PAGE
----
True the OWC TB and OWC TB2 enclosures aren’t anywhere near as fast as the theoretical 10GB/s maximum of TB and 20GB/s maximum of TB2. Yet another reason to skip this "DAS" SSD crap (just because your boot drive has a PCIe SSD does not mean you need it for most any other applications other than OS, apps, and small config files for 99% of the word) and go with a proper WD RED ZFS (whether FreeNAS or CentOS using ZoL using 2 disk parity via RAID-Z2) array and connect it over NFSv4 and call it a day. Unless, of course you have $3500+ to burn on a proper TB2 device (excluding drives).

If you’re gonna do that, I like the Lenovo TS440, upgrade to at least 16gb--preferably 32GB--of ECC (very important!) RAM and get the hot swap bays for $20-30 on ebay for a 4 bay, and have a great system. Now the TS440 is $100 more in price than when I bought two, but with the hot swaps, you are looking at still under $500 sans drives. Spend a few hours configuring FreeNAS for your needs (plenty of info to get you thinking and guides online) and you’ll be ready to go. I don’t recommend using anything but Linux software RAID (unless you have enterprise needs that call for hardware RAID) so I inherently don’t trust drobo, Synology, QNAP, etc.



YMMV
 

pastrychef

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Be careful with that. When you do put in the new drive it has to rebuild and during that time the array is very fragile. The problem gets bigger when the drives in the enclosure age and with bigger capacity drives. There have quite some people where the entire array crashed during rebuild causing them to lose all of their data. That's why you should always have a backup. If you screw up the replacement of the faulty drive it can result into a full loss of data due to a broken array.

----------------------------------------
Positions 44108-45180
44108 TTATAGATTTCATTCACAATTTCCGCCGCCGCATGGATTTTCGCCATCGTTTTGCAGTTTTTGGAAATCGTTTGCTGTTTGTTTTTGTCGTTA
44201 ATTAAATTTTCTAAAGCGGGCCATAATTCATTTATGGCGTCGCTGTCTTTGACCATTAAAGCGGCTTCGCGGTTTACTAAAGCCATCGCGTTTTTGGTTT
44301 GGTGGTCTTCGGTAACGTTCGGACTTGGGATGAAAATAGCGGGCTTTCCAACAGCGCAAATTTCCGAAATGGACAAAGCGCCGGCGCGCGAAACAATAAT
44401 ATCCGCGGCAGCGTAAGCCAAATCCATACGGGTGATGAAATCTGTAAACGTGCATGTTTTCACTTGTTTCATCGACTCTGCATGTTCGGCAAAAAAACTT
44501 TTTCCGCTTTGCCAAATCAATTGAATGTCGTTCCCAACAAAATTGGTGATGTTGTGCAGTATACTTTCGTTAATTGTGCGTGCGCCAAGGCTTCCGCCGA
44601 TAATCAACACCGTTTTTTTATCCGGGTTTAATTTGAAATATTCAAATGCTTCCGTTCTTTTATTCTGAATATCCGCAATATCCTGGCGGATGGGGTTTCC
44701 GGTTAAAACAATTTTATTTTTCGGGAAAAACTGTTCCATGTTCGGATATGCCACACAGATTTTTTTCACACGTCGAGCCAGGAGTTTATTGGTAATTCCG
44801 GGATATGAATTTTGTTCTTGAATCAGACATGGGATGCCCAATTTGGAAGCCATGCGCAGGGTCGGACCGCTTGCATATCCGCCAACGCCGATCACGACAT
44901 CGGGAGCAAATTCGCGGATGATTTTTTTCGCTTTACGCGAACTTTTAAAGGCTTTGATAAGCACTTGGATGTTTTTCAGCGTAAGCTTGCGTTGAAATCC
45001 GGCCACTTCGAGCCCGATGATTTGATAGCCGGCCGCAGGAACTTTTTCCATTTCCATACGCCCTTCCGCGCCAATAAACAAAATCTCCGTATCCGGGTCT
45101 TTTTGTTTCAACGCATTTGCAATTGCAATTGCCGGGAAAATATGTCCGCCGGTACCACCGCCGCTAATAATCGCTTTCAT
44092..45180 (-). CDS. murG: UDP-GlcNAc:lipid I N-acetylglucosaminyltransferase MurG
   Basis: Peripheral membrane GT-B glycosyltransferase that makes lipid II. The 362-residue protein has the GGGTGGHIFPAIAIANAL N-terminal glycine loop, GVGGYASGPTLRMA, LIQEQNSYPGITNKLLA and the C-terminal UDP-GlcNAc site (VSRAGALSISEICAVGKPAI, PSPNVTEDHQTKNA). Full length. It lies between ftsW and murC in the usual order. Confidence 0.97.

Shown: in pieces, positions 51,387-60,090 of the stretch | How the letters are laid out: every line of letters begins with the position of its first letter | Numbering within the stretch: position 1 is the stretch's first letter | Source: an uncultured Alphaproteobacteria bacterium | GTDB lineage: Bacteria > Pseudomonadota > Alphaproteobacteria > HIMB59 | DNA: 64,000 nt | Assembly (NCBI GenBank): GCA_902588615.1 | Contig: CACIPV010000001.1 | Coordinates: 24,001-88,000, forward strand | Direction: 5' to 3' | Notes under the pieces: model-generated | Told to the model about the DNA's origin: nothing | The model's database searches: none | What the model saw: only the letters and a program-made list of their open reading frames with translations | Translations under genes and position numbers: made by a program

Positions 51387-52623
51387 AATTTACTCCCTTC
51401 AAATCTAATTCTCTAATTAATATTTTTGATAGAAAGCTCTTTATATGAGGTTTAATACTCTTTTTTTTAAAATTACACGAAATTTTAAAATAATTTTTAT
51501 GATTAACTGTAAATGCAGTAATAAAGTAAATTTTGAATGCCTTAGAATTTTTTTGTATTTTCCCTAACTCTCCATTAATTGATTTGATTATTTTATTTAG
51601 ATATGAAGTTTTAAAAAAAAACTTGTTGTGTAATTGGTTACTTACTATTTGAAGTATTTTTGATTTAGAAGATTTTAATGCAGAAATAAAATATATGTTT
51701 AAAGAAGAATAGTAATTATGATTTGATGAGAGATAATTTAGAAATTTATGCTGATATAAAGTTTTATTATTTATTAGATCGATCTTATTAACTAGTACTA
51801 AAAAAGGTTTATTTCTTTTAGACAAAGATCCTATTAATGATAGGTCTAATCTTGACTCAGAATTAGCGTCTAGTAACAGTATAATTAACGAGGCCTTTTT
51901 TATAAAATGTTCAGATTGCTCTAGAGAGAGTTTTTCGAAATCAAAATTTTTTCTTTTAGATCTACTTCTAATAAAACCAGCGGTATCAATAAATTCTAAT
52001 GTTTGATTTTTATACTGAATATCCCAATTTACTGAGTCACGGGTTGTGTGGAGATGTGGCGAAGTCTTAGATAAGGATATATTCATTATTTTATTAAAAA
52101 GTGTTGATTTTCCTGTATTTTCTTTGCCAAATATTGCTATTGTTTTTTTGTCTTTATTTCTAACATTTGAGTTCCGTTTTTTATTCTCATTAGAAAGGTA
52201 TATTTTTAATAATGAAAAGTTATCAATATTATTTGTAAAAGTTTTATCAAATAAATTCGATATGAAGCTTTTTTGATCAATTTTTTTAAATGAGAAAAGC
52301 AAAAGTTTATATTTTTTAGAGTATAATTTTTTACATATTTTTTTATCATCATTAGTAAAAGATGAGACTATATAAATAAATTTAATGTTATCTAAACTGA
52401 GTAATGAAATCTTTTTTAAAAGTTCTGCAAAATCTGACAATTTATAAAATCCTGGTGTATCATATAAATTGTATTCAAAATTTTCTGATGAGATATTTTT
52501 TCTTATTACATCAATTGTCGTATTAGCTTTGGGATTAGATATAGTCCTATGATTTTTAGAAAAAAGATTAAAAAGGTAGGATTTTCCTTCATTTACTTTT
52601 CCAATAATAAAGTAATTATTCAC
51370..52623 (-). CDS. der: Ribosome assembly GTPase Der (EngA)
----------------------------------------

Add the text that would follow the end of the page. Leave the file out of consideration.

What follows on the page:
I'm aware of that. It is for this reason that I like dual disk redundancy.
 

pastrychef

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I recently picked up 5 1TB Crucial SSDs for $180 a piece refurbed from Crucial itself. These deals always come up. 2TB is too expensive.
At $180 each, that's $900 for a five drive RAID 5 array and you only end up with 4TB of storage with single drive redundancy.

With $900, you can easily get three 8TB drives and have change left over. You can use two of them for backups and still have more storage. However, your SSD array will unquestionably have far faster performance. So, it depends if the user is after performance or storage capacity.
 

cmm

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If you read what I wrote to arbitrage and in general, SSD is rarely necessary, even for photos. I have needs for an SSD array, however. I also have a 6x6tb raidz2 array. I would NOT recommend the Seagate 8TB drives; stick to WD RED's which are maxed out at 6tb currently.
 

pastrychef

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I have been running five of the 8TB drives in my Drobo S since about March or April and have had absolutely no problems. The only thing is that rebuilds take a long time.
 

matreya

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Nov 14, 2009
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If you read what I wrote to arbitrage and in general, SSD is rarely necessary, even for photos. I have needs for an SSD array, however. I also have a 6x6tb raidz2 array. I would NOT recommend the Seagate 8TB drives; stick to WD RED's which are maxed out at 6tb currently.